We are facing extreme volatility.
— Carlos Ghosn
Volatility derivatives have become an important risk management and trading tool. While first-generation financial models for option pricing take volatility as just one of a number of input parameters, second-generation models and products consider volatility as an asset class of its own. For example, the VIX volatility index (cf. http://en.wikipedia.org/wiki/CBOE_Volatility_Index), introduced in 1993, has since 2003 been calculated as a weighted implied volatility measure of certain out-of-the-money put and call options with a constant maturity of 30 days on the S&P 500 index. Generally, the fixed 30-day maturity main index values can only be calculated by interpolating between a shorter and a longer maturity value for the index—i.e., between two subindices with varying maturity.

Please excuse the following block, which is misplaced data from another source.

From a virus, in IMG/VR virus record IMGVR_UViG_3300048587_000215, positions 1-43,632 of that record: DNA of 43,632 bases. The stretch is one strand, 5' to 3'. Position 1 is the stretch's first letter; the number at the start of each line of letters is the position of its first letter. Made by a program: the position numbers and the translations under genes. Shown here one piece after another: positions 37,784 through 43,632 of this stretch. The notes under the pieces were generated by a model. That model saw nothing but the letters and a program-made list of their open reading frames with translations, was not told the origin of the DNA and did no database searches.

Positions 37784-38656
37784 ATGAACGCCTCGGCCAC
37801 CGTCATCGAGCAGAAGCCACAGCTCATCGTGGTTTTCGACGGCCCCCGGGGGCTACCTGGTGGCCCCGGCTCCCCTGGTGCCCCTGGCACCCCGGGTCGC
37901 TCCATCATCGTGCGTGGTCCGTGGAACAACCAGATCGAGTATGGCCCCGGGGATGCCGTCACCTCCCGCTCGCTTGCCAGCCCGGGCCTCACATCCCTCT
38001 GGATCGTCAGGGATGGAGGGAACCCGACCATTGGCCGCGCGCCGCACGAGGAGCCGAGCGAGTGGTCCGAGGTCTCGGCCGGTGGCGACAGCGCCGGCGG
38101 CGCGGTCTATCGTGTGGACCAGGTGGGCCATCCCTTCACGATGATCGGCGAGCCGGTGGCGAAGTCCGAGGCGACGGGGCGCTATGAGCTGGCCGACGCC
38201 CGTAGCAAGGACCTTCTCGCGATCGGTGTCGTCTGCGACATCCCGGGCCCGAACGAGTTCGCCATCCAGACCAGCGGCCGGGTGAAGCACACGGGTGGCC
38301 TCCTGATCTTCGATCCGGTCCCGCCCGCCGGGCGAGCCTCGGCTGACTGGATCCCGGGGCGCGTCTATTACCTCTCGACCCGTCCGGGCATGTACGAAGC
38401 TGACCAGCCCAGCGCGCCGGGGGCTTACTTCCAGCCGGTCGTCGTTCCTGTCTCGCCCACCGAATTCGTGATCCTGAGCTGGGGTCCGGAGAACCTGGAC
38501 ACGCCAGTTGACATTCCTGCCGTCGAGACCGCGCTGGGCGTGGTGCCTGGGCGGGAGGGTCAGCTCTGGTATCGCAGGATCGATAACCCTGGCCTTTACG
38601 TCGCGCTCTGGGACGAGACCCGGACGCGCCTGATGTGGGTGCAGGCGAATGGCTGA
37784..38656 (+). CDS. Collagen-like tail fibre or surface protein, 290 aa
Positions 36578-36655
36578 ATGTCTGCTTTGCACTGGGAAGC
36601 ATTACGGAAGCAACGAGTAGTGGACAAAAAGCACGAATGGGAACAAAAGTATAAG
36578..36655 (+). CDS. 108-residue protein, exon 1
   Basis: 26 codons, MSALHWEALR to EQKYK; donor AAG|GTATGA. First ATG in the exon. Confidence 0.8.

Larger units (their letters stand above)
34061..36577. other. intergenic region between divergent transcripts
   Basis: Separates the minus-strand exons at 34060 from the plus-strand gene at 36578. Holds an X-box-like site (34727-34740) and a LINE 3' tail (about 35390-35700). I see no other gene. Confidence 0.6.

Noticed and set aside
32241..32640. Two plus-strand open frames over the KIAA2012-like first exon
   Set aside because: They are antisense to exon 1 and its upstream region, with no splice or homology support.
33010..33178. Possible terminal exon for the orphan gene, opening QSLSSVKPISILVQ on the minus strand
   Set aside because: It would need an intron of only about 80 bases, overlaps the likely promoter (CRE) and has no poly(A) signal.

The VSTOXX volatility index—introduced in 2005 by Eurex, the derivatives exchange operated by Deutsche Börse AG in Germany (cf. http://www.eurexchange.com/advanced-services/)—is calculated similarly; however, it is based on implied volatilities from options on the EURO STOXX 50 index.
This chapter is about the use of the
DX derivatives analytics library developed in Chapters 15 to 18 to value a portfolio of American put options on the VSTOXX volatility index. As of today, Eurex only offers futures contracts and European call and put options on the VSTOXX. There are no American options on the VSTOXX available on public markets. ...